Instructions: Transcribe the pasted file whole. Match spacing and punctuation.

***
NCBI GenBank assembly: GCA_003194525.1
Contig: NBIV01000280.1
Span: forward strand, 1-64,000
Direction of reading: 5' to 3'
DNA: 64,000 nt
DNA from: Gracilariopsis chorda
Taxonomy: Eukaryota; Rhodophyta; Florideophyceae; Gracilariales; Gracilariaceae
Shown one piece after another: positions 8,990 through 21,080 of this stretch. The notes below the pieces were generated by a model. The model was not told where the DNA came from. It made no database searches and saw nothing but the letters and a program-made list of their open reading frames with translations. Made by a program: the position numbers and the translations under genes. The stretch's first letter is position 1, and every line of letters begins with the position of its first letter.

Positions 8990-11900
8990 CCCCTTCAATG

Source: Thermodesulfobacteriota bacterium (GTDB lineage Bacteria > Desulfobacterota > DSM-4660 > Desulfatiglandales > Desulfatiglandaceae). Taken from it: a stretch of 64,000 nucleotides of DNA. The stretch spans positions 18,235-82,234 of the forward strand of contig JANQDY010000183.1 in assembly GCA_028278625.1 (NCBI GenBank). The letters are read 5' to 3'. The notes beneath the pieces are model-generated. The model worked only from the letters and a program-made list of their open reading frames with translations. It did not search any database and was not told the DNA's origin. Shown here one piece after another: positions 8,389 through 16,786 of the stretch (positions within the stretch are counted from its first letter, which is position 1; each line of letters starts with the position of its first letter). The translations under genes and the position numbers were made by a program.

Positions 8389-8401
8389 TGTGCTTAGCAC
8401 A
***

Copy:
NCBI GenBank assembly: GCA_003194525.1
Contig: NBIV01000280.1
Span: forward strand, 1-64,000
Direction of reading: 5' to 3'
DNA: 64,000 nt
DNA from: Gracilariopsis chorda
Taxonomy: Eukaryota; Rhodophyta; Florideophyceae; Gracilariales; Gracilariaceae
Shown one piece after another: positions 8,990 through 21,080 of this stretch. The notes below the pieces were generated by a model. The model was not told where the DNA came from. It made no database searches and saw nothing but the letters and a program-made list of their open reading frames with translations. Made by a program: the position numbers and the translations under genes. The stretch's first letter is position 1, and every line of letters begins with the position of its first letter.

Positions 8990-11900
8990 CCCCTTCAATG

Source: Thermodesulfobacteriota bacterium (GTDB lineage Bacteria > Desulfobacterota > DSM-4660 > Desulfatiglandales > Desulfatiglandaceae). Taken from it: a stretch of 64,000 nucleotides of DNA. The stretch spans positions 18,235-82,234 of the forward strand of contig JANQDY010000183.1 in assembly GCA_028278625.1 (NCBI GenBank). The letters are read 5' to 3'. The notes beneath the pieces are model-generated. The model worked only from the letters and a program-made list of their open reading frames with translations. It did not search any database and was not told the DNA's origin. Shown here one piece after another: positions 8,389 through 16,786 of the stretch (positions within the stretch are counted from its first letter, which is position 1; each line of letters starts with the position of its first letter). The translations under genes and the position numbers were made by a program.

Positions 8389-8401
8389 TGTGCTTAGCAC
8401 A